Braigo launches web app to help blind people parse text on images

Picture of Shubham Banerjee, founder of Braigo Labs, working with a soldering iron. The image is overlaid with the text "Your screen reader can't read this text".

The internet is all about sharing information, but a lot of the information shared assumes that its users are able to rely on their senses to consume said information. That isn’t always the case, and for the more than 285 million people around the world who are visually impaired, browsing the ‘net can be a less than fruitful experience. Braigo Labs is today launching a beta of its service to help blind and visually impaired people make sense of text on images. The beta is the first part of a bigger platform, taking a broad-spectrum approach to helping those unable to see.

Braigo Platform is a free web application aimed at anyone who needs accessibility solutions for the visually impaired. The platform supports more than 50 languages, and can be used to extract text from images from a variety of sources, whether from the web or from a phone.

Screen shot of a Google Image Search page showing photos with image macros

Image macros or memes are particularly problematic, the Braigo team tells me.

“This is our step towards the right direction,” says Shubham Banerjee, founder of Braigo Labs. “We are looking at Braigo as a whole product that creates, supports and expands an ecosystem for the visually impaired. Not simply as a standalone software or hardware tool.”

Screen readers have been available for a while, but are usually limited to text displayed as text (much like the words you are reading now). They are less useful for reading text overlaid on images, or, say, screenshots of text. New APIs and services are popping up all the time to help computers understand images, which will undoubtedly be helpful to visually impaired people, as well.

Some of this app-enabled tech has been around for a while, and Braigo is launching itself into a market that has quite a few companies in it already, including the KNFB reader app that can help read pretty much any text out loud, LookTel’s Money Reader that helps identify currency, the open-source TapTapSee app, which can identify objects and, of course, the Be My Eyes initiative, which crowdsources able-visioned people to help blind people see.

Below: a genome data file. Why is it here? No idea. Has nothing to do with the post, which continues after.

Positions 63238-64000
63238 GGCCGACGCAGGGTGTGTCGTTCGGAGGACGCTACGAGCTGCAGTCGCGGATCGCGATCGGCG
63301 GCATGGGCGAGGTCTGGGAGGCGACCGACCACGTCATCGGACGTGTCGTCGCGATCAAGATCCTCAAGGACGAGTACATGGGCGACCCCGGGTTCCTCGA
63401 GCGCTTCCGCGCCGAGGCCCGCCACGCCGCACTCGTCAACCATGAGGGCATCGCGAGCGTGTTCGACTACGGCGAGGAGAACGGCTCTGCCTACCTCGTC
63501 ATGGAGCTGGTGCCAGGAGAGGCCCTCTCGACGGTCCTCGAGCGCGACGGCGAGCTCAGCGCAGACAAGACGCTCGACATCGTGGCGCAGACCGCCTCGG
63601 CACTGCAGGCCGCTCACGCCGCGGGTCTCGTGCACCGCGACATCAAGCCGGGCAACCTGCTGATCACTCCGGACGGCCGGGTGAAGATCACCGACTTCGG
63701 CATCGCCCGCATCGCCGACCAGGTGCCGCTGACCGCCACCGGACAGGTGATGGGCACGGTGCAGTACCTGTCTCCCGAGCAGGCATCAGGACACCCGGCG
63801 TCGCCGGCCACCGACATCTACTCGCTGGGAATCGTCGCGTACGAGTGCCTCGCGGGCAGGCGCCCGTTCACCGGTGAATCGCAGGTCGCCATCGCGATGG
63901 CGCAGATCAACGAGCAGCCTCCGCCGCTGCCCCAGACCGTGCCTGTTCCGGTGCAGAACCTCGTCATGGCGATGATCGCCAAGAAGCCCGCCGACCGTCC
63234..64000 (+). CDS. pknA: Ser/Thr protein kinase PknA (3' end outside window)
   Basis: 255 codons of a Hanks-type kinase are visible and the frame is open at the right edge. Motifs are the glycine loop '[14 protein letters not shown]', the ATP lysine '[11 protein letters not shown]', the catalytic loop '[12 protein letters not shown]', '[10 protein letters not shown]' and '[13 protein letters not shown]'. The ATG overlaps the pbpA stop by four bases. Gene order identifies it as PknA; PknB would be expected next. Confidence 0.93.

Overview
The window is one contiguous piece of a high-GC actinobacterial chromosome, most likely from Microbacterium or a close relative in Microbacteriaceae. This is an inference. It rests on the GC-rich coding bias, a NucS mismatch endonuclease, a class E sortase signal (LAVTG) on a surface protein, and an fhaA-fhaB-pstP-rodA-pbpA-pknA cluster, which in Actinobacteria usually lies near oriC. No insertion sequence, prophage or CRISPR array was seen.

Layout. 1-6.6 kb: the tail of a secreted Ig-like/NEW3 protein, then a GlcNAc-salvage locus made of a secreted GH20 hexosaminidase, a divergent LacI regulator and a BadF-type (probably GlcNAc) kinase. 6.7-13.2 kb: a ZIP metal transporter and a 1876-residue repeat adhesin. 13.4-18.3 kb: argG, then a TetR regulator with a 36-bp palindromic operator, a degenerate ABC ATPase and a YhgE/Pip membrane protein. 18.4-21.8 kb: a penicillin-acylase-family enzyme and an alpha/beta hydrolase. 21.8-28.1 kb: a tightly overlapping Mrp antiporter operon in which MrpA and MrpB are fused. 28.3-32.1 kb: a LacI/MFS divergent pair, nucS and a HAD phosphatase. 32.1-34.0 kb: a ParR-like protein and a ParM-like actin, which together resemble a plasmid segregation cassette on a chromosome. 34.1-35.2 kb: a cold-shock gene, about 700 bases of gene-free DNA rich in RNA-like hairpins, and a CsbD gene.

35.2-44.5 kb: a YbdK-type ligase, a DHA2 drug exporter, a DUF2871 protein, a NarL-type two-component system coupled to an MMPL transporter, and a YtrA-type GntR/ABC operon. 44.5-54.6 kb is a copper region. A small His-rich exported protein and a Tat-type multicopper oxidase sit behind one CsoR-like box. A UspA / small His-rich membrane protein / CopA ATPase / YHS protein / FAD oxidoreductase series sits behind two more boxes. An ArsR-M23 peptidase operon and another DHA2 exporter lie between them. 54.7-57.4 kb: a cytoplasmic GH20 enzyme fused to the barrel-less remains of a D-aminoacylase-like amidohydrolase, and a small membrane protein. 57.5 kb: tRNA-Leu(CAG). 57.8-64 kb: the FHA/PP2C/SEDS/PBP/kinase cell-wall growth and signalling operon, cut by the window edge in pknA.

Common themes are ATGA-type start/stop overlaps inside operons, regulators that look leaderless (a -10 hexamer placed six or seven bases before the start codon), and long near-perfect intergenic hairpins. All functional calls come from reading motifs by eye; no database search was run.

Browsing while blind

If you’ve never tried surfing the web using a screen reader, you’ve probably not experienced that trying to navigate the web with serious visual impairments can be a hit and miss experience.

Ah, who are we kidding — it’s mostly a complete farce. Don’t get me wrong, there is no shortage of guidelines for how to make the web more accessible to blind and visually impaired users, but a lot of web developers seem to simply not care. Even some of the most frequently used websites out there fail at the very basic task of explaining what an image is. Don’t believe me? Try this example…

Screen shot of the IRS website, with its source code next to it

Death and taxes, and all that: The IRS is arguably one of the most important web sites in the U.S. The most important thing you’ll do is to file your tax return, which is why the IRS website has that friendly smiling man front and center. Unfortunately, the IRS also decided to put the text (“File Your Tax Return”) as part of the image. That wouldn’t have been a problem, had they decided to use an alt attribute to describe what the image is. A simple alt=”Button to file your tax return” would have done the trick, but instead, Uncle Sam decided to use a title tag. Lovely, but no good to people relying on screen readers.

Continuing the work

If Shubham Banerjee’s name rings a bell, that’s because he was the 13-year-old entrepreneur who raised investment from Intel Capital back in 2014 to help further develop his Lego Braille printer. The video below shows how that project came together a couple of years ago.